Saturday 25 November 2017

Single men will get right to start family under radical new 'infertile' definition

Services could face pressure as World Health Organisation changes global legal standard

The authors of the new global standards said the revised definition gave every individual
The authors of the new global standards said the revised definition gave every individual "the right to reproduce" (Stock picture)

Henry Bodkin

Single men and women without medical issues will be classed as 'infertile' if they do not have children but want to become a parent, the World Health Organisation is to announce.

In a move which dramatically changes the definition of in- fertility, the WHO will declare that it should no longer be regarded as simply a medical condition.

The authors of the new global standards said the revised definition gave every individual "the right to reproduce".

Until now, the WHO's definition of infertility - which it classes as a disability - has been the failure to achieve pregnancy after 12 months or more of regular unprotected sex.

The World Health Organisation sets global health standards and its ruling is likely to place pressure on individual health services.

Dr David Adamson, one of the authors of the new standards, said: "The definition of infertility is now written in such a way that it includes the rights of all individuals to have a family, and that includes single men, single women, gay men, gay women.

"It puts a stake in the ground and says an individual has got a right to reproduce whether or not they have a partner. It's a big change.

"It fundamentally alters who should be included in this group and who should have access to healthcare.

"It sets an international legal standard. Countries are bound by it."

Infertility affects one in five couples in Ireland. This radical new departure will see infertility redefined from a medical condition to the "right to reproduce" and could have public policy health implications, according to experts.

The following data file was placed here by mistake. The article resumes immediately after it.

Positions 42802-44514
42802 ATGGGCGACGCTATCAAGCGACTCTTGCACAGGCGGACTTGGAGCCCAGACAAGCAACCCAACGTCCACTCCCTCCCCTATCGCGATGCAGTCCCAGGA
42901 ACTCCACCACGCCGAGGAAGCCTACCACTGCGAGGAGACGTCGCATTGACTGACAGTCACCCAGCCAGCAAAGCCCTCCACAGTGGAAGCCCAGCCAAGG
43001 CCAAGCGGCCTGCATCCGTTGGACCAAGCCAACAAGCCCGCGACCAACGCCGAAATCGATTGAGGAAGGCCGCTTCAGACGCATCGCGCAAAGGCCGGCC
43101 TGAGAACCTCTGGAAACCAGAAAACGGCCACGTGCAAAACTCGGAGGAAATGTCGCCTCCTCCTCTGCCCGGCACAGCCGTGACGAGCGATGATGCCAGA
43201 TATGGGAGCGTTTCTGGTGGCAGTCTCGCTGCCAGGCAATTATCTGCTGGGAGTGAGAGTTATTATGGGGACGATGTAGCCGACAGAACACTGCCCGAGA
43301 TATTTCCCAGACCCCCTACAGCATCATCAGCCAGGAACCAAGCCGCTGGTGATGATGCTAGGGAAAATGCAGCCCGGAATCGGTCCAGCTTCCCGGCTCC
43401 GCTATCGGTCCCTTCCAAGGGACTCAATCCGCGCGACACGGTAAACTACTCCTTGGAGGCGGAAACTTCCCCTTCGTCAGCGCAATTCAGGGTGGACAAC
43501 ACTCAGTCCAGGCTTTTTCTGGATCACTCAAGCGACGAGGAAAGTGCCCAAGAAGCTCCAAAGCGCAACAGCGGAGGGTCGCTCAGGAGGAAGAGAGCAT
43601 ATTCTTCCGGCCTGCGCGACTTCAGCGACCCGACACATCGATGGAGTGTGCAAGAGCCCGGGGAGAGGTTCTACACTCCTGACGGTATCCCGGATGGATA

Speaking about the change in the definition, Dr Bart Kuczera, consultant with Beacon Health Fertility, said: "As surrogacy is illegal in this country it's unlikely that this new WHO definition will be adopted in the short term.

"However, the Department of Health is currently charged with drafting legislation dealing with assisted human reproduction (AHR) which will regulate a range of practices for the first time."

These include gamete (sperm or egg) and embryo donation, posthumous assisted reproduction and stem cell research, among other areas.

"Furthermore, the adoption of this WHO new definition could impact on potential new government plans to fund fertility treatment for couples struggling to conceive," added Dr Kuczera.

The new definitions drawn up by WHO's international committee monitoring assisted reproductive technology will be sent to every health minister for consideration next year.

The controversy broke as the American Society for Reproductive Medicine annual congress heard that the 10 millionth IVF baby would be born by the end of 2020.

Official figures estimate that by 2013, 6.5 million people had been born using the technique since the first IVF birth took place in 1978.

Irish Independent

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